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Category Archives: Employment Law

Does the ADA Require Employers to Accommodate Employees Who Suffer from Alcoholism?

By Tobin O’Connor & Ewing |

The Americans with Disabilities Act of 1990 (ADA) prohibits employer discrimination against individuals with disabilities and requires employers to offer reasonable accommodations to employees with disabilities who can otherwise perform the essential functions of their jobs. But we usually think of disabilities as things like paraplegia, multiple sclerosis, or speech defects — conditions entirely… Read More »

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Phased Retirement: Is It Right For You and Your Company?

By Tobin O’Connor & Ewing |

A recent article in the Washington Post discusses the likelihood of phased retirement becoming more prevalent in the Washington, DC area over the next few years. As large numbers of baby boomers “age out” of the traditional full-time workforce, employers and employees alike must consider whether and how to retire. Phased retirement — a… Read More »

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Creating a Discrimination-Free Workplace

By Tobin O’Connor & Ewing |

Creating a discrimination-free workplace means more than just avoiding harassment and wrongful termination lawsuits. Employees who feel valued and judged based on their contributions work more productively. Additionally, workers who feel that they have a safe and established way to communicate with superiors about problems with coworkers will help root out unethical or illegal… Read More »

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Is Alcohol Testing a Violation of the ADA?

By Tobin O’Connor & Ewing |

The Americans with Disabilities Act of 1990 (ADA) prohibits employer discrimination against individuals with disabilities and requires employers to offer reasonable accommodations to employees with disabilities who can otherwise perform the essential functions of their jobs. Employers may not ask prospective employees about the nature or severity of disabilities or require them to take… Read More »

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How to Fire an At-Will Employee without Risking a Lawsuit

By Tobin O’Connor & Ewing |

Firing someone can be tricky business. For starters, no one wants to be the bearer of bad news — even if the person you need to let go has not produced much for the company in years. Then again, many situations require businesses to fire employees for reasons that have little or nothing to… Read More »

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How Do I Know if Wage and Hour Laws Apply to Me? A Quick Guide for Employers and Employees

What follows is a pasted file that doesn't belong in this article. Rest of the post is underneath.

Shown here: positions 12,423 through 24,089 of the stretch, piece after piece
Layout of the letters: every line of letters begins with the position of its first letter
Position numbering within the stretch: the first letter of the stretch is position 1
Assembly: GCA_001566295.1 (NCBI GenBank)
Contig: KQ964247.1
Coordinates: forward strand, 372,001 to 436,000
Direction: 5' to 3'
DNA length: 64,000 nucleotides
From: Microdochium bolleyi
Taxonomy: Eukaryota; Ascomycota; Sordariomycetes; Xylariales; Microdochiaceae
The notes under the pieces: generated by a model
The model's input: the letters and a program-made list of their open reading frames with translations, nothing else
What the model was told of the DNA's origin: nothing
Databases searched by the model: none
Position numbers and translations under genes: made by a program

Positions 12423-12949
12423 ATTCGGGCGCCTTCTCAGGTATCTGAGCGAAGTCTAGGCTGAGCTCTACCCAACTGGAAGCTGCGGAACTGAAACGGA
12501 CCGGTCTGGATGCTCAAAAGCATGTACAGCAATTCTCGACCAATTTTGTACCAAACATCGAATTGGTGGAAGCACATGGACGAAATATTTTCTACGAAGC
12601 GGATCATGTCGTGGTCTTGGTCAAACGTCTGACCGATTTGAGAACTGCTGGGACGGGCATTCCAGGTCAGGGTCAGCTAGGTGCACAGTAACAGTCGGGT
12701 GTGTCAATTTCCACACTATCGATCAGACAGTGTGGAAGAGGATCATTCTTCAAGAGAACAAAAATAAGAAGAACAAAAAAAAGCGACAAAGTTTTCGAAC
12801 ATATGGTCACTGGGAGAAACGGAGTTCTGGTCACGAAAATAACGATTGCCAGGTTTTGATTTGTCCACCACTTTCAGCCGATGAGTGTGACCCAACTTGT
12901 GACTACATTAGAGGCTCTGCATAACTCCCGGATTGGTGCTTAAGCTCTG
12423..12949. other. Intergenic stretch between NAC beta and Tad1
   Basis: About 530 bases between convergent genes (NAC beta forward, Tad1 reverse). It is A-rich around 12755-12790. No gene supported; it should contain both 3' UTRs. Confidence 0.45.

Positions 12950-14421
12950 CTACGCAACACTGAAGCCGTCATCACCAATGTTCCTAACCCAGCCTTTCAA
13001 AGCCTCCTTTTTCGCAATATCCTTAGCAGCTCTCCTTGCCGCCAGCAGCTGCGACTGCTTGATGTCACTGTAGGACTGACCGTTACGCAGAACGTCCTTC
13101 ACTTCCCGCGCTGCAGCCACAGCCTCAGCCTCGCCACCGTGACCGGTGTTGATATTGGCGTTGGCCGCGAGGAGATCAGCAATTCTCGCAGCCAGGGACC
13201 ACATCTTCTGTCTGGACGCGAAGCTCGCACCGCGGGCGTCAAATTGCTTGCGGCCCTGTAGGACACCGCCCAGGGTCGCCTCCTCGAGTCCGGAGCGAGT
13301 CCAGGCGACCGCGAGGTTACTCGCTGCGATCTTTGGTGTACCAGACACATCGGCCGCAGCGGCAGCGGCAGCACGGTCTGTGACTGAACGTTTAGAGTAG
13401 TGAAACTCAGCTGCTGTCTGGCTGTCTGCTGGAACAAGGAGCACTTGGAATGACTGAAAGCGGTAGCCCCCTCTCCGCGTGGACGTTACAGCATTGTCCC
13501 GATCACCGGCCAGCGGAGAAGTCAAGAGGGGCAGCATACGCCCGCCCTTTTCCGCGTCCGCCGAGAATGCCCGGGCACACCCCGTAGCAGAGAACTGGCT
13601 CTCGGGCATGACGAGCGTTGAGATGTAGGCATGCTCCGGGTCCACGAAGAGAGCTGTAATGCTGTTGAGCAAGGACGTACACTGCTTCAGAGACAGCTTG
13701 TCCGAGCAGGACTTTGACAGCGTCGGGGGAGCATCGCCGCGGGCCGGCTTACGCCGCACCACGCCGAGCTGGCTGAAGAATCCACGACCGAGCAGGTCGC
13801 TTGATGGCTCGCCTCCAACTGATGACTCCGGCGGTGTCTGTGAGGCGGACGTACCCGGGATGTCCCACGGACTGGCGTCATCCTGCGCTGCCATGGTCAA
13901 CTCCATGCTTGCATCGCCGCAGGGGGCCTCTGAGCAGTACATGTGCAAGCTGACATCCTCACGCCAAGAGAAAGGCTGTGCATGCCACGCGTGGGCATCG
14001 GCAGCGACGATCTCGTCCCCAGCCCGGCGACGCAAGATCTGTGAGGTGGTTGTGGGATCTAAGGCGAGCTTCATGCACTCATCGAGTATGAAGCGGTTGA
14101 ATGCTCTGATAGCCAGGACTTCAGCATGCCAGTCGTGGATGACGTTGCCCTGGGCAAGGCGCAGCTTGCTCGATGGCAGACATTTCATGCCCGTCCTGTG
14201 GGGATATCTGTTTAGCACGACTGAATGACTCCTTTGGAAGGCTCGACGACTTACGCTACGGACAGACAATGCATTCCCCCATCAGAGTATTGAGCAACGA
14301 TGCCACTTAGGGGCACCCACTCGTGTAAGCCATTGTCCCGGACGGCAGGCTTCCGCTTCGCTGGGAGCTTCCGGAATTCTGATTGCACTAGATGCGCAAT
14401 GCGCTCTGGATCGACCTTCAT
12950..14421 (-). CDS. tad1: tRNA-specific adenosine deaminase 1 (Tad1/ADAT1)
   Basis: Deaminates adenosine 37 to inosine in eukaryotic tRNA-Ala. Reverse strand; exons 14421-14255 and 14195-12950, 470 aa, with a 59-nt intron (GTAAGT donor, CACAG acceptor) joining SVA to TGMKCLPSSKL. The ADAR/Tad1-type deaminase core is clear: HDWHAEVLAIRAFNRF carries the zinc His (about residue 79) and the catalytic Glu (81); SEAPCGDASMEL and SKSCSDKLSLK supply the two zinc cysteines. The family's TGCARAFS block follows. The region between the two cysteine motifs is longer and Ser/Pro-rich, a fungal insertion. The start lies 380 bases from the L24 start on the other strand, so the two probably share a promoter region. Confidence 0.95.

By Tobin O’Connor & Ewing |

The Fair Labor Standards Act (FLSA) became federal law in 1938, establishing a national minimum wage, requiring time-and-a-half pay for overtime in many jobs, and prohibiting child labor. In Washington, DC, district law requires employers to pay the national minimum wage as established by the FLSA—currently $7.25—plus one dollar. But wage and hour laws… Read More »

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What At-Will Employment Really Means

By Tobin O’Connor & Ewing |

The District of Columbia, like many jurisdictions in the United States, uses the legal principle of employment at-will. This essentially means that an employer does not need cause to fire an employee unless an employment contract or other company document specifically says otherwise. But that does not mean an employer can fire an employee… Read More »

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Some Simple Steps to Avoiding Discrimination Lawsuits

By Tobin O’Connor & Ewing |

Discrimination and harassment are ugly words. And because of the nature of the law, even well-meaning and conscientious employers can face allegations of employment discrimination or harassment based on gender, race, age, religion, or disability. These allegations can lead to government investigations and lawsuits that, even if ultimately unsuccessful, can be costly to defend… Read More »

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The WARN Act

By Tobin O’Connor & Ewing |

The WARN Act, or Worker Adjustment and Retraining Notification Act, was enacted by Congress in 1988, but it remains vitally important today. Its basic stipulations are that businesses must notify all full-time hourly and salaried workers, union or other representatives, and local government officials at least 60 days in advance of plant closings or… Read More »

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Laid Off While Pregnant – What Does the Law Say?

By Tobin O’Connor & Ewing |

The jobs of women who request maternity leave for pregnancy and post-pregnancy are protected by law. However, some employers will lay off women who get pregnant and hire new workers in order to maintain certain levels of productivity. Women laid off while pregnant can take legal recourse, but their case will depend on being… Read More »

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